As more and more residents left looking for work, a Romanian village desperate to ensure its future has found a new way of boosting its population that also helps the needy.
It has become a safe haven for women and children fleeing domestic violence.
The novel scheme was dreamt up by the village of Concesti in the far northeast, one of Romania's poorest regions, where 12 families have already arrived in the six months since it started. Six others are on a waiting list.
"It's so good here. I've found peace and calm, I can finally raise my children as I had hoped," said 36-year-old Claudia.
The mother of three boys and three girls aged two to 18 said she never expected to find herself in a rural backwater near the borders with Moldova and Ukraine.
Yet the final straw came on December 29, when her husband broke down the door of her home despite a restraining order to stay away after 16 years of brutalising, raping and insulting his wife.
She piled the children into a bus and left for an unknown village where the mayor, she had heard on television, was offering free housing to poor families with several children.
"I had no idea if they would actually welcome us... but I'd had enough of sleeping with the children in the train station," she told AFP.
Though considered prevalent in Romania domestic violence was taboo under the old communist regime, according to Mihaela Mangu, a psychologist with a group called Anais that helps such victims.
The country has been slow in addressing it since, she added, explaining that it only introduced protection laws four years ago.
Mangu blames this on "a patriarchal culture that is still widespread in Romania, and by a lack of confidence in authorities".
After the 800-kilometre (500-mile) journey from their home in Romania's southwest, Claudia and her family spent their first calm night in years in a home in Concesti.
Down the road in another house nestled on a sunny hillside, Valentina, 42, busily cooks as she cradles her youngest child Alexandru in her arms.
Five of her eight children will be home from school shortly and hungry for dinner.
Her story of her husband's brutality echoed Claudia's. "The children were sick of it. One day they said to me, "Mum, we can't go on like this. You have to do something'."
She too had serious doubts about the offer from Concesti, whose population, though never large, was down to 1,800 residents -- many ageing -- after working-age residents increasingly left in search of jobs.
"I didn't really believe it," she told AFP, but "when we arrived here, the fire was already burning, there was food in the house and it was clean".
Concesti mayor Costel Nazare said the prospect that the village school would close because of the massive emigration and declining birth rate, started off the idea.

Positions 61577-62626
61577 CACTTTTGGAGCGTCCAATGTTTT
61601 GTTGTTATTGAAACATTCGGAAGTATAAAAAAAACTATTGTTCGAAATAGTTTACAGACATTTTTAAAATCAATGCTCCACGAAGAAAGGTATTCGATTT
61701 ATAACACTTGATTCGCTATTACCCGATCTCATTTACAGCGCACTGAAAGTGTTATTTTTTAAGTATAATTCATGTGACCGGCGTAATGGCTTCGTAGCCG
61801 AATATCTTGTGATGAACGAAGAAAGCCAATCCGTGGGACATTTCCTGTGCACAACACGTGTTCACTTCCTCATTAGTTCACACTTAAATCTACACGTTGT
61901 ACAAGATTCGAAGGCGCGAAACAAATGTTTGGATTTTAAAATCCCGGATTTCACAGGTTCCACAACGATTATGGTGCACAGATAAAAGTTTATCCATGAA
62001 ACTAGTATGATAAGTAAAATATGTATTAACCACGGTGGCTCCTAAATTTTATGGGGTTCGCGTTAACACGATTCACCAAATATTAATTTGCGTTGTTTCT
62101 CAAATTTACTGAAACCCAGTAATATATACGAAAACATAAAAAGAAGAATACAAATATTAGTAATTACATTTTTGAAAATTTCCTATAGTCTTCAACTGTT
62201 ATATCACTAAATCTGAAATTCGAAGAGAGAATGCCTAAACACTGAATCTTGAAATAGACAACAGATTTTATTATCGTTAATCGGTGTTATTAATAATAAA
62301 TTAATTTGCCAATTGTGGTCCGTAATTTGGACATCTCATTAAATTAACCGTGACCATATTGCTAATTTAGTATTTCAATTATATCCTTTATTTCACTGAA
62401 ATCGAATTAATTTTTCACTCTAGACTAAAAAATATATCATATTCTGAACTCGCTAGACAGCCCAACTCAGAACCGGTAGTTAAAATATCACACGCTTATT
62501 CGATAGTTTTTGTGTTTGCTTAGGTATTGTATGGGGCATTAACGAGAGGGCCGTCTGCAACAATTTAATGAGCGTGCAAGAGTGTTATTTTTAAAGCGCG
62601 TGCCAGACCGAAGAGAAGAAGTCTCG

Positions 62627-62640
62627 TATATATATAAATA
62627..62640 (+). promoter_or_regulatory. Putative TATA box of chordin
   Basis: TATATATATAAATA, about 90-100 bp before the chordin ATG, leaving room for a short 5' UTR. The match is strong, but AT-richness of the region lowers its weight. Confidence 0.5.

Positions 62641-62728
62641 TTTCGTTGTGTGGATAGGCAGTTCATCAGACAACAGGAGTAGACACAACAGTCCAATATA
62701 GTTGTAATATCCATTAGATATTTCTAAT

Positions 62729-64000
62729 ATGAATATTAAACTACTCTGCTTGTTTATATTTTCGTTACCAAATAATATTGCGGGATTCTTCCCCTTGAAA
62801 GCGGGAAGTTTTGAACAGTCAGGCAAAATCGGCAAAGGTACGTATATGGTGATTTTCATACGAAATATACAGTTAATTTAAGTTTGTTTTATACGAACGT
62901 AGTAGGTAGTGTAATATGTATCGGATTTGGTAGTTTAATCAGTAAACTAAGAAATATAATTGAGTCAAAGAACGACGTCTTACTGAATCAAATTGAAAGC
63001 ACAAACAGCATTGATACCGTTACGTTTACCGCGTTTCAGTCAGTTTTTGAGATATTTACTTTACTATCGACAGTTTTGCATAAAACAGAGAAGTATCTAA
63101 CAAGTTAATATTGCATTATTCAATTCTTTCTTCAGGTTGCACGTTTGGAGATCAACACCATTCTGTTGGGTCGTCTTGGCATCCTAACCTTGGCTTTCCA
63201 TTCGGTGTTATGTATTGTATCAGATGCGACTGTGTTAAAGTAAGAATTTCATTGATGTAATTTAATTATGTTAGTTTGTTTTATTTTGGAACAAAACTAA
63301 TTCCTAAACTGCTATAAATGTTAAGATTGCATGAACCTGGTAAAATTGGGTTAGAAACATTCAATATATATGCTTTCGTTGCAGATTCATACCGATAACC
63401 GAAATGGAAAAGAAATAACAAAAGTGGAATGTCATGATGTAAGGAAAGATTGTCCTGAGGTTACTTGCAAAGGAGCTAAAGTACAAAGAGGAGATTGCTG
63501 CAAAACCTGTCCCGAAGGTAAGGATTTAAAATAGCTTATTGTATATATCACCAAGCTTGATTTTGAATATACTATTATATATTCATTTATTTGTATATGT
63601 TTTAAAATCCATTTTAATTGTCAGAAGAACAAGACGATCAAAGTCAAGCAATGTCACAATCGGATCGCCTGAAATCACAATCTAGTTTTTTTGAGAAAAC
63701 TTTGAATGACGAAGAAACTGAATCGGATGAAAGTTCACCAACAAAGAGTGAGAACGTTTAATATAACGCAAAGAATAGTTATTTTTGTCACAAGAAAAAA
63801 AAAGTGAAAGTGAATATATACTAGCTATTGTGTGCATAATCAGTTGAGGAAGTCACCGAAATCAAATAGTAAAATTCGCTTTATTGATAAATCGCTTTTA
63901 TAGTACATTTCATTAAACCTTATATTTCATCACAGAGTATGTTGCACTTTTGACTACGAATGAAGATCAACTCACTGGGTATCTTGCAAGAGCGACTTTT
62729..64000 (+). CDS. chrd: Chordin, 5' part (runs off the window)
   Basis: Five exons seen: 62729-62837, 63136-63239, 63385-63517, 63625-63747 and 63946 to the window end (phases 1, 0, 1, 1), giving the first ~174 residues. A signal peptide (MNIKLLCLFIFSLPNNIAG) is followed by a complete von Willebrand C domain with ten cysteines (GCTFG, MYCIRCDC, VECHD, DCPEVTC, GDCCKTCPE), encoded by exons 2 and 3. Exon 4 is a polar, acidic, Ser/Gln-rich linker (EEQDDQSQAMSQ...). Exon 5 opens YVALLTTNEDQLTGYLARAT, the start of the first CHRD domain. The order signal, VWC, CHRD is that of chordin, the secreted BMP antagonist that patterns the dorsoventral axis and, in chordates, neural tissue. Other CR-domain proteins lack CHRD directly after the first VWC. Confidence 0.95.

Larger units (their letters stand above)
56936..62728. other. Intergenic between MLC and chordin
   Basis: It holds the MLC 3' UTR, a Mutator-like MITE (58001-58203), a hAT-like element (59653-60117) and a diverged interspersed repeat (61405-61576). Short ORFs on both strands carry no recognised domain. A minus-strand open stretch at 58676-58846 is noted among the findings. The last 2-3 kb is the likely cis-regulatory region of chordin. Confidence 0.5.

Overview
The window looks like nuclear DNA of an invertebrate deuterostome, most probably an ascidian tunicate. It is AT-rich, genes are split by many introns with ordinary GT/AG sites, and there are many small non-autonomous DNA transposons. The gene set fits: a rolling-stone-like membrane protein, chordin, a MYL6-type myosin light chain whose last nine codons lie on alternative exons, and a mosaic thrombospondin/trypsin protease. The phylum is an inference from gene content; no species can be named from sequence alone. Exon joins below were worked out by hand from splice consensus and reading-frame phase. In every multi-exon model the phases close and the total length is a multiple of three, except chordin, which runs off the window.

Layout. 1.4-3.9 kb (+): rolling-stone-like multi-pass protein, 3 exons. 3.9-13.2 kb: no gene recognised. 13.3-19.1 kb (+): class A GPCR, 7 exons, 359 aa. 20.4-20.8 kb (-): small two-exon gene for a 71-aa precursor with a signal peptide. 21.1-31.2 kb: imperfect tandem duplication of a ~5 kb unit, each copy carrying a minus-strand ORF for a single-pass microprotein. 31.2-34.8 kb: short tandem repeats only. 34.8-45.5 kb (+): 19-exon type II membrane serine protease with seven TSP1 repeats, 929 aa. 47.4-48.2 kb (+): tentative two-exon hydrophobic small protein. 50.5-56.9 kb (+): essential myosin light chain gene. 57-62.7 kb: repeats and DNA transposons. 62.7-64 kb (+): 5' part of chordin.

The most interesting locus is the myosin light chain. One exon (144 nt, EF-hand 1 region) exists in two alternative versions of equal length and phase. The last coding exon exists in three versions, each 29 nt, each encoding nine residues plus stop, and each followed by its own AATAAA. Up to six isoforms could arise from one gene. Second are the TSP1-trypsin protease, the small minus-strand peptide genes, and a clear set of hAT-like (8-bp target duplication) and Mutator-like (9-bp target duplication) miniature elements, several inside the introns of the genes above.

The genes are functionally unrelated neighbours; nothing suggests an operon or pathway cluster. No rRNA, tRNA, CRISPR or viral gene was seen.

Initially, the offer was aimed at poor households but of the 13 families who arrived since December, seven are single mothers and their children, Nazare told AFP.
So far, his office has bought out some 10 homes for a total 450,000 lei (100,000 euros, $112,000).
"At first I thought there would be problems but then I saw the villagers' reaction and it was very positive," said the mayor, who also helps the new residents find jobs in local farming or construction.
On Saturdays, Valentina works in the fields or in a warehouse for locally grown vegetables. She earns 11 euros a day, which tops up her state welfare aid to give her a total 370 euros a month, in a country where the average net salary is 470 euros a month.
- Little choice -
"It's a remarkable initiative, other towns should follow Concesti's example," said psychologist Mangu.
"Romania has very few rescue shelters, especially in rural zones, which means most victims have no choice" and stay with their abuser, she told AFP.
Legal restraining orders were only introduced in 2012 and "very often they are not respected and most of the time the offenders are not punished," she said.
Romania registered 12,461 cases of domestic violence in 2015 but "these figures do not reflect the true extent of the phenomenon," a spokesman at the National Agency for Equal Opportunity (ANES) told AFP.
A 2014 study by the EU Agency for Fundamental Rights said 24 percent of Romanian women were subjected to violence by their partners, a figure slightly higher than the EU average of 22 percent.
But Mangu said she believes this figure is grossly underestimated because "very, very few women have the courage to talk openly" about abuse.
Nazare said he is happy to have helped at least a few women start a new life.
"They told me they didn't imagine that such a peaceful place like Concesti even existed," he said.
by Mihaela RODINA